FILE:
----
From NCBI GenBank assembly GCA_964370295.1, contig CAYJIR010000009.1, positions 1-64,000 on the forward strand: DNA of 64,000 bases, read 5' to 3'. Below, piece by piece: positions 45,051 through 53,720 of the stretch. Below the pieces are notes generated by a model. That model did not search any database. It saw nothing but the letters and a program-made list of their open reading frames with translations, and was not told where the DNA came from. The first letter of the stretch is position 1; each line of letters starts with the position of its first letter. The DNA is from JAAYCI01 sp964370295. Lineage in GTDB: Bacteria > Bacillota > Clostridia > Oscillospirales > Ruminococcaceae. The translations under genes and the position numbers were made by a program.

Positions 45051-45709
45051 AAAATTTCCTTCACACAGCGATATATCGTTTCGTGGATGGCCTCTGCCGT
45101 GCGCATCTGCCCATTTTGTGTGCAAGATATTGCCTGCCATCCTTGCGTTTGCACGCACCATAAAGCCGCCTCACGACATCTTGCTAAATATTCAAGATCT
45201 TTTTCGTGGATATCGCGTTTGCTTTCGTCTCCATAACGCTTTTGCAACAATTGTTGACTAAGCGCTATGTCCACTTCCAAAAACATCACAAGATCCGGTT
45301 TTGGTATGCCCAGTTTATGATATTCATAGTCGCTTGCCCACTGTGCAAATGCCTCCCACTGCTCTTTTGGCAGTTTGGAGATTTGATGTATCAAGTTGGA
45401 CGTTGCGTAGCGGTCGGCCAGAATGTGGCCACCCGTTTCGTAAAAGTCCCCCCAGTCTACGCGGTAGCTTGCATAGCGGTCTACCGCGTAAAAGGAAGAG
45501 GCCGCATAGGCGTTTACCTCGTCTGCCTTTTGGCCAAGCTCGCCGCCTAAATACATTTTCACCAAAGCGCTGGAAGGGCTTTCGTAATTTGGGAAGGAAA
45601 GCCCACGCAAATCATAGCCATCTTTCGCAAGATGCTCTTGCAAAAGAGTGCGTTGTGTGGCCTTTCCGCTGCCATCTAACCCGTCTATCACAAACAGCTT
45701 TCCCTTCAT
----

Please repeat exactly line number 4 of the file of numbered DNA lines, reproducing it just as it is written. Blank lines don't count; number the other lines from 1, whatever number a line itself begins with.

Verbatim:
45101 GCGCATCTGCCCATTTTGTGTGCAAGATATTGCCTGCCATCCTTGCGTTTGCACGCACCATAAAGCCGCCTCACGACATCTTGCTAAATATTCAAGATCT